Time Out says
Bertie Carvel’s Rupert Murdoch steals the show as the Almeida’s Sun newspaper drama transfers to the West End
Exclusive: Rupert Murdoch triumphs in West End stunner! It’s Fleet Street at the fag end of the ’60s, dominated by established rules, print unions, hard-bitten hacks who’d done their time and above all Hugh Cudlipp’s Daily Mirror, a mass-circulation paper with a mission to inform and enlarge its readers at the same time as entertaining them. Enter: a charismatic young Australian sheep farmer, determined to say ‘up yours’ to all of the above.
This roller-coaster play tells the story of The Sun, an ailing minor title bought for a song by Murdoch and relaunched with a skeleton staff of weirdos and rejects, led by scar-faced Yorkshire sub-editor Larry Lamb. From the moment that Bertie Carvel’s Murdoch slithers conspiratorially onto the stage, you know how this story ends (spoiler: it was The Sun wot won). What’s incredibly brilliant and surprising is how much fun it is to watch them win.
James Graham has hit on the brilliant idea of applying tabloid rather than the usual broadsheet principles to his play: ‘Ink’ shows you who, what, where and when, with maximum zing – but leaves ‘why’ at the door. There are hectic outbreaks of brainstorming and cabaret. Director/designer team Rupert Goold and Bunny Christie have added a fantastical set piled high with desks and typewriters, a phenomenal cast of character actors playing working girls, flower children, stone-smiting chapel fathers, booze-hounds and hacks.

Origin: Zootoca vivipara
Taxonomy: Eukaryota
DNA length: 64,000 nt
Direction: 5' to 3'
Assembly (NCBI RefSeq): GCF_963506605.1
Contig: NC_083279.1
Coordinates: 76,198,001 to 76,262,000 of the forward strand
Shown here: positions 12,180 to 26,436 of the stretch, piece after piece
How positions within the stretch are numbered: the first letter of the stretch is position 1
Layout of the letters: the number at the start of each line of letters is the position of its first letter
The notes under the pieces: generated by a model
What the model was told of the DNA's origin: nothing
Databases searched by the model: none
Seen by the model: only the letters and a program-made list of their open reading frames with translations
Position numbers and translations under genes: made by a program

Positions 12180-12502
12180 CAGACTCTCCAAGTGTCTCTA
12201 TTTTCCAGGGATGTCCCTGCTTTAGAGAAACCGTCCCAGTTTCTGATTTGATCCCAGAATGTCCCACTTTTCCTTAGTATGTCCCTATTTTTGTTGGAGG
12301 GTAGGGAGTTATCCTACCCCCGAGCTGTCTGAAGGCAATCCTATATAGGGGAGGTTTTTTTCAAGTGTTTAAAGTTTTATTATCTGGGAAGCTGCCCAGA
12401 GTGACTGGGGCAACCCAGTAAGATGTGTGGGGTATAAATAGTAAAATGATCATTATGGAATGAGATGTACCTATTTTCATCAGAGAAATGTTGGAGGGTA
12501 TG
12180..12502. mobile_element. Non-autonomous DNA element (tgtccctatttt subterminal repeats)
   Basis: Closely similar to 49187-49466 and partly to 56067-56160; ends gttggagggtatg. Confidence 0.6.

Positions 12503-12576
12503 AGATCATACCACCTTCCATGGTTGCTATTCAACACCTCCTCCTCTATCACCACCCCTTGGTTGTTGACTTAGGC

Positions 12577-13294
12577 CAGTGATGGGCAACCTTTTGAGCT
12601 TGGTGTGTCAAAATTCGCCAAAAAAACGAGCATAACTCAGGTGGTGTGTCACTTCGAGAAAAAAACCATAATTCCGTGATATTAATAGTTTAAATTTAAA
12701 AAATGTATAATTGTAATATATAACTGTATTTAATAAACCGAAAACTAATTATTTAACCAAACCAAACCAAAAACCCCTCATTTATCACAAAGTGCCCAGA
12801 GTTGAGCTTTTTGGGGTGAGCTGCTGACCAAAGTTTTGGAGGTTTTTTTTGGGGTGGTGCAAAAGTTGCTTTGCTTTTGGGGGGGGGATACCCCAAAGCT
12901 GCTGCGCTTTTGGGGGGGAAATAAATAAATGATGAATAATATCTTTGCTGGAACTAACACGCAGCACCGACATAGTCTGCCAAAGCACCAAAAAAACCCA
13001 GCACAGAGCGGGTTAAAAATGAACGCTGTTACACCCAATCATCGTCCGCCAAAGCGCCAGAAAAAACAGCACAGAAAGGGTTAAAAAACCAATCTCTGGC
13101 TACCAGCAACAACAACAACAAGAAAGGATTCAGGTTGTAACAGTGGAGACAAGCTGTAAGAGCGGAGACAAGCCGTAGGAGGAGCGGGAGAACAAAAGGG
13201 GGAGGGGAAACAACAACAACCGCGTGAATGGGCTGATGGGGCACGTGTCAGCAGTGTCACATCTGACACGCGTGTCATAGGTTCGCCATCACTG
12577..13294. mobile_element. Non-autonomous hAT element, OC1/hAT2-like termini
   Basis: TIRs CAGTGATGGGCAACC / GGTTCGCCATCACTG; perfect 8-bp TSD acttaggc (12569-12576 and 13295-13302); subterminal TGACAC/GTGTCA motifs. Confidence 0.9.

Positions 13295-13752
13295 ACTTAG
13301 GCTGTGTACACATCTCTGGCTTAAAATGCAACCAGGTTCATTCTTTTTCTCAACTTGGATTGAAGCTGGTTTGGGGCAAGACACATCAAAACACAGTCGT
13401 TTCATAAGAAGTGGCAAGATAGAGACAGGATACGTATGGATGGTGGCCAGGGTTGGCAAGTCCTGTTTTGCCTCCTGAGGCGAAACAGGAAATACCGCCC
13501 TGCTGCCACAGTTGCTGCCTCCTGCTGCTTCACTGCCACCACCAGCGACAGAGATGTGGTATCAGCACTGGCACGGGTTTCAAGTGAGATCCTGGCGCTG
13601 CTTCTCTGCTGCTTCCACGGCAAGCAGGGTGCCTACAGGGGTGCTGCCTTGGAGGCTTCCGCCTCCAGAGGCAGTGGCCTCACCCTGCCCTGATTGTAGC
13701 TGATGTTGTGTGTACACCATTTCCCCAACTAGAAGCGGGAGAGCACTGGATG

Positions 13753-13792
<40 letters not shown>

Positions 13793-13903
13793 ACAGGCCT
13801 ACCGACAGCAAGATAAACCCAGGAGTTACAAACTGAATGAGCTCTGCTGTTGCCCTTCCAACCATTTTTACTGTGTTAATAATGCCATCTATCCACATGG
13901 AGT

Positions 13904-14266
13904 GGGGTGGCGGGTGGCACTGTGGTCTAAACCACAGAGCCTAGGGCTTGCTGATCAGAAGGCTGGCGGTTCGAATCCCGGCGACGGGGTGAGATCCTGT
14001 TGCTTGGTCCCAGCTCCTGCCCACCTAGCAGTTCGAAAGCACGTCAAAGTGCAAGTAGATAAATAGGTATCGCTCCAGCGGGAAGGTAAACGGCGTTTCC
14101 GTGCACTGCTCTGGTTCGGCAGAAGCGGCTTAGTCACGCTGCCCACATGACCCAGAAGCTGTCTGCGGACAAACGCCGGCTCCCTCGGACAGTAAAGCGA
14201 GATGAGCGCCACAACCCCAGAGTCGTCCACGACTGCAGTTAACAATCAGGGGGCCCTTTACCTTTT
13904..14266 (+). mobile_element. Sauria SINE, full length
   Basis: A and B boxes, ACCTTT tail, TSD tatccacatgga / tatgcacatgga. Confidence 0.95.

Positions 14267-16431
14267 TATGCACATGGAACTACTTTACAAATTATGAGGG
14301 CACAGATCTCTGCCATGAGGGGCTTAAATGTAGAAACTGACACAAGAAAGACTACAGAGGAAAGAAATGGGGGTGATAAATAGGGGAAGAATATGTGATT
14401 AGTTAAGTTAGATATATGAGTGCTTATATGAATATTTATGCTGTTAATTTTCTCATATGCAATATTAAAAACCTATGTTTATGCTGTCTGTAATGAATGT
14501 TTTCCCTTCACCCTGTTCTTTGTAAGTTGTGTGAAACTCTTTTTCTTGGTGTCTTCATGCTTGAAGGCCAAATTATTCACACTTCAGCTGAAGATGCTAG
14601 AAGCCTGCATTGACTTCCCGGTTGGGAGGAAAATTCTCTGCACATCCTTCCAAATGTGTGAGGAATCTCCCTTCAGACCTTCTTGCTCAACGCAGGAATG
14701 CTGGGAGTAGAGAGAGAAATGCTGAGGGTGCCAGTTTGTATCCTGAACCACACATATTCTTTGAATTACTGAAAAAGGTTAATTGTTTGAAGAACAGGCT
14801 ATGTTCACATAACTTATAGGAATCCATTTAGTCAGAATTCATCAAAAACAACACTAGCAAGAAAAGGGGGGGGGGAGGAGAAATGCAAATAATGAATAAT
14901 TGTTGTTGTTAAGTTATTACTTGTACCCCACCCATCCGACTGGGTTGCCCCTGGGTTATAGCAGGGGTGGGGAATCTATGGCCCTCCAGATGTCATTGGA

‘Ink’ revels in the energy of the time. Lamb and his team are on a mission to rip up everything proprietors thought the people ought to have (fact-based news, politics, enlightenment) and give them what they ‘really’ want – TV listings, the weather, celebrity gossip and, in the final blow that destroyed The Mirror’s dominance, nipples. They dance a conga through everything from the invention of clickbait headlines, fake news and Page 3 to the death of the British post-war consensus. It’s the opposite of worthy, preachy or boring. But it’s also amazingly nuanced, thanks to superb acting, especially from Carvel, who is so good that he actually makes you root for Murdoch.
He's basically one of the best character actors on the planet; a shapeshifter who is totally unrecognisable from role to role. He leans into Murdoch, playing him with a slithery, nervous charisma, a weirdly reptilian stoop, and a queasy conscience. It’s like a cross between Mr Burns and George Smiley, with an occasional lizard flicker. West End theatre tickets may cost a little more than the 5p Sun, but Carvel's performance alone is worth the price. Hold the front page: this one's a smasher.